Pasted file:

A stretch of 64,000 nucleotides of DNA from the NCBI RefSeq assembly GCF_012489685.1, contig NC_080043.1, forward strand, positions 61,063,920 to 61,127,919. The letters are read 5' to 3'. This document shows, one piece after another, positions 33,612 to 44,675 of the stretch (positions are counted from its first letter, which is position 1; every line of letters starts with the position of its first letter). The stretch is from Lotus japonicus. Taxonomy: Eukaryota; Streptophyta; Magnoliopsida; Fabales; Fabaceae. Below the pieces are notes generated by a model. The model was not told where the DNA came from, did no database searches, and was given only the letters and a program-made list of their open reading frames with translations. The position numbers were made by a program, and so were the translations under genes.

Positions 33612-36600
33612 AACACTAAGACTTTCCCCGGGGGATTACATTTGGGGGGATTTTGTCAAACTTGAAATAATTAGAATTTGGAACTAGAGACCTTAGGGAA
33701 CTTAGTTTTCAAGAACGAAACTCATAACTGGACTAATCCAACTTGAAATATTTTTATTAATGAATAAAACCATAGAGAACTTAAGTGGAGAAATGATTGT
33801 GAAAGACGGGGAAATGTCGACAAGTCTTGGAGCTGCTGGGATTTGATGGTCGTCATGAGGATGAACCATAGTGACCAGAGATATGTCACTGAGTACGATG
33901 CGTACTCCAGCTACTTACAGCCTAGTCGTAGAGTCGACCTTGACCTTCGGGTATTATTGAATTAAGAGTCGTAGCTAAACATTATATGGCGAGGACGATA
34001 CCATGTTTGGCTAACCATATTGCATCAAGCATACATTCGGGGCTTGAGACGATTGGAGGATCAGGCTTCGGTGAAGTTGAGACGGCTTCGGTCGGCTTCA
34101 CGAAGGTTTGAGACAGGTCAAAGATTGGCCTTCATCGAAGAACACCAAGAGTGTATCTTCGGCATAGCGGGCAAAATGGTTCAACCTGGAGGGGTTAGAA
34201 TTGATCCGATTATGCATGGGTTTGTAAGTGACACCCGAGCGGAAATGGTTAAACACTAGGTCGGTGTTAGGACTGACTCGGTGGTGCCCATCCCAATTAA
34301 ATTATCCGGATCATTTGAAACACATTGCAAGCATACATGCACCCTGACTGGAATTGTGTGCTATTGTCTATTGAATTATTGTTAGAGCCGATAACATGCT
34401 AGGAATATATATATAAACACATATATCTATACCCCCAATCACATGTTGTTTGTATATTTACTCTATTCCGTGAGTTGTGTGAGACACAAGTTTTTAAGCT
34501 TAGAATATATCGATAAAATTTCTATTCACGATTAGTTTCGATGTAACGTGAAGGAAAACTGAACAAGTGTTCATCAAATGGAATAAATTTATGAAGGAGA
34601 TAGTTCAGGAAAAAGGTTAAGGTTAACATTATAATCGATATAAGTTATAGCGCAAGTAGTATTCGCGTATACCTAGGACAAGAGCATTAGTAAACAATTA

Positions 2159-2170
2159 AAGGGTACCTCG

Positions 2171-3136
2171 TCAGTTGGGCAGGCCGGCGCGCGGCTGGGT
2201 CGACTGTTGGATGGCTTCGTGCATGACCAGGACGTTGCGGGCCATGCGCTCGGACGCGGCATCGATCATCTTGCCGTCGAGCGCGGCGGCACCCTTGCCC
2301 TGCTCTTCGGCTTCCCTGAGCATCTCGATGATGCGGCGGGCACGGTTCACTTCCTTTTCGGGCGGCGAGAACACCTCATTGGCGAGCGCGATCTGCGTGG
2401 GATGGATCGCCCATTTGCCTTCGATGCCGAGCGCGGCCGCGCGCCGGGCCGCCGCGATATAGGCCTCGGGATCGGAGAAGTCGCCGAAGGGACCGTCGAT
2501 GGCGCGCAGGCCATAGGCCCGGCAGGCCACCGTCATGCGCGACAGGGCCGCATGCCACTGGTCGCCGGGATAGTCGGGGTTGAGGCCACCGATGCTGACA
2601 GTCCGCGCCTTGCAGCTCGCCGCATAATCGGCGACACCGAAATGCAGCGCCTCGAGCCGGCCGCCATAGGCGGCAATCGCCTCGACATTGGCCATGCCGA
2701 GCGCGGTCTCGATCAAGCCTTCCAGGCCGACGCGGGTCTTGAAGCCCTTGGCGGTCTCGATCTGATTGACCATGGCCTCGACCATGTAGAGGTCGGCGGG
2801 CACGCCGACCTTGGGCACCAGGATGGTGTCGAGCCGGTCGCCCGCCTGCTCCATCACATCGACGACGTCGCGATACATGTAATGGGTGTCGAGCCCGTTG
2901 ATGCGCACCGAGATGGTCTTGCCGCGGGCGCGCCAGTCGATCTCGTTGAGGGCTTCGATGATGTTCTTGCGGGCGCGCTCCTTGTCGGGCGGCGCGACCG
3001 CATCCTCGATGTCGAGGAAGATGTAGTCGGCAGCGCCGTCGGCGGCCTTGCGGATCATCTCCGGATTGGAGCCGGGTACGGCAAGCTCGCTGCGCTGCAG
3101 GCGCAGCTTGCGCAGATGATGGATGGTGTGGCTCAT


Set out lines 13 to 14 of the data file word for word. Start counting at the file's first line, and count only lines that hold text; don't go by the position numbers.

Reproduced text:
34601 TAGTTCAGGAAAAAGGTTAAGGTTAACATTATAATCGATATAAGTTATAGCGCAAGTAGTATTCGCGTATACCTAGGACAAGAGCATTAGTAAACAATTA

Positions 2159-2170